After you scratch and let go of the jog wheel there is more or less a second delay before the track starts playing again? When you take your hand away from the jog wheel platter the track starts with a short delay? This DJ controller issue is most commonly caused by three things:
1. You are using a DJ controller with non-touch sensitive jog wheels
In case of lower-end DJ hardware featuring an old type of non-touch sensitive or not pressure sensitive jog wheels this phenomenon is actually a common thing, and sadly there is not much that can be done about it.
This happens because older entry-level controllers with simple jog wheels that aren’t able to detect whether you’re touching the top of the platter or not, don’t give your DJ software any way of telling when you actually let go of the controllers jog platter after moving it.
Some older types of jog wheels are only able to detect the forwards and backwards movement of the jog wheel – not if your hand is actually touching the platter!
A good example of such a controller would be a long discontinued Numark Total Control. When it comes to more recent DJ controllers featuring this kind of jog wheels, Numark Party Mix (the very first one) comes to mind.
As the hardware on these types of older DJ controllers sends the signal from the jog wheel to the software only when its moving forwards or backwards, the only way the software can actually know when you let go of the platter is to wait a short while (usually around half a second) and then check if the jog wheel is sending any signals to the software.
If no forwards/backwards movement signals are sent, the software resumes the track playback again. This short second where the software is checking for the jog wheel’s movement is that very second that comes off as an annoying delay that makes scratching on these kind of DJ controllers nearly impossible.
This phenomenon on these kind of DJ controllers also makes “holding” the jog wheel in place (and therefore stopping the track) impossible. If you try to hold your hand motionless on an old type of jog wheel without a capacitive surface, the track will simply continue playing as the software will assume that you’ve let go of the platter because it has stopped moving. This makes vinyl-style pre-cueing (holding the jog wheel motionless and then releasing it on beat) not achievable with these kinds of hardware.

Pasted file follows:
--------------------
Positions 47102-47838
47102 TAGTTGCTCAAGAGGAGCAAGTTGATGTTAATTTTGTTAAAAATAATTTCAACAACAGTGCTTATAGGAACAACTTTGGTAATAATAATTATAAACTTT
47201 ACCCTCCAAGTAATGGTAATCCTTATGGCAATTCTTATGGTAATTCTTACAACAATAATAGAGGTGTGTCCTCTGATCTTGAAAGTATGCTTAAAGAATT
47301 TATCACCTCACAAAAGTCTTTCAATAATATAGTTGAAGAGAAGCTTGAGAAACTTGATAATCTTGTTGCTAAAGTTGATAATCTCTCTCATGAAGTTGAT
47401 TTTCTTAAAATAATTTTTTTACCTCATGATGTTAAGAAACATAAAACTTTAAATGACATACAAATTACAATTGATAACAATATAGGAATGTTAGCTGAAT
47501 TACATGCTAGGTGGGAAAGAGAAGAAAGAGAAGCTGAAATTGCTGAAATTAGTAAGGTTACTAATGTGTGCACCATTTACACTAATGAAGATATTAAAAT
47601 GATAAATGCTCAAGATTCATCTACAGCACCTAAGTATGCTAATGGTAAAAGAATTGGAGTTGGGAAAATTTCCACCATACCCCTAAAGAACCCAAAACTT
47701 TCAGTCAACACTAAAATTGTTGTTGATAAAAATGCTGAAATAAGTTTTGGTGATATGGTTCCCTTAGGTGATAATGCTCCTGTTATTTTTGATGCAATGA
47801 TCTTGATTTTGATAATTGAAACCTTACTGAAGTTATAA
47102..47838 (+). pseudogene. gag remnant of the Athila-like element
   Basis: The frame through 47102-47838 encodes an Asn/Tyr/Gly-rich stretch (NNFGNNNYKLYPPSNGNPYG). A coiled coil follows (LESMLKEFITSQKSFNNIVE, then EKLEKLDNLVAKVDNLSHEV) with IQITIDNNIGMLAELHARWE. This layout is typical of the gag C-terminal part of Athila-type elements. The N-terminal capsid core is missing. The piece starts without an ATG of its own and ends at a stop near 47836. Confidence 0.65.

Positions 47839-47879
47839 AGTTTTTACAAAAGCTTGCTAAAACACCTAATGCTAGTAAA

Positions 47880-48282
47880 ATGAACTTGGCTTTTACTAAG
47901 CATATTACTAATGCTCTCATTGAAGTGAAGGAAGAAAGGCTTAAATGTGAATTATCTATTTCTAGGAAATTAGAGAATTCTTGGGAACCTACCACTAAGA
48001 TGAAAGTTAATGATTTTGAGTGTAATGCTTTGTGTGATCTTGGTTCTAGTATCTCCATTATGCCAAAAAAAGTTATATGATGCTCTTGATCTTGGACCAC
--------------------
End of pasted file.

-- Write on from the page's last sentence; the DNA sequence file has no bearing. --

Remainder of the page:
Newer DJ controllers with capacitive jog wheels (like DDJ-SX series) or advanced mechanical jog wheels (such as the Pioneer DDJ-1000) detect not only when you’re moving the jog wheel forwards or backwards, but also detect whether or not your fingers are touching the platter. This makes them feel at least a bit more like an actual vinyl record, although the experiences are still way apart.
Capacitive jog wheels let you do that with the use of their touch-detecting surface and modern mechanical jog wheels use simple pressure sensors under the platter to achieve the same effect.
Quick fix recap: Make sure that your DJ controller model is able to detect your fingers touching the jog wheel’s surface to begin with.
2. Hardware induced audio delay
There might be also another cause for this kind of odd behavior. It’s possible that you’re using a modern capacitive or mechanical jog wheel and still you’re experiencing this kind of delay after letting go of the platter.
This might be caused by audio latency that is caused either by your DJ software, or by lack of processing power.
The audio latency in any music software depends on your computer’s processing power – colloquially speaking, the faster your computer is, the less latency you can experience when processing live audio. Of course this also depends on your DJ software settings and capabilities, and on other things like your operating system, currently active applications and so on.
Whatever kind of DJ software you’re using, somewhere in the settings you will find audio latency settings that enable you to either set a lower audio delay at the cost of system resources (processing power) or a higher audio delay to give your hardware a breather. The audio delay (latency) will most likely be displayed in milliseconds (ms).
If your hardware lacks processing power and you will choose a very small audio latency setting, you will most likely run into the problem of audio crackling – that is audio artifacts that make the audio output distorted. To fix the audio crackles you simply have to lower the latency setting.
Generally this small gap between letting go of the jog wheel platter and the continuation of the audio playback can be caused by a high latency setting. The fix here would be setting the latency to a lower value (if only your hardware lets you).
Quick fix recap: Set the audio latency in your DJ software settings to a lower level.
3. Controller firmware problems
On some rare occasions this issue might be connected with outdated DJ controller firmware. If everything else fails, you should try and update your controller’s firmware. You can do this by visiting your DJ controller’s manufacturer website and searching for firmware update instructions for your particular device.
Quick fix recap: Try updating your DJ controller’s firmware.
If neither of these fixes worked for you, there is a chance that you might be experiencing problems on the hardware level – which would mean that your issue cannot be solved without taking your controller apart (preferably by a qualified service specialist).
Before sending your DJ controller for servicing its a good idea to search the internet a bit more using additional search queries that include your exact controller name. You might find some simple fixes for your particular model that you weren’t able to find before. If you have any questions, don’t hesitate to ask in the comments below. Rock on!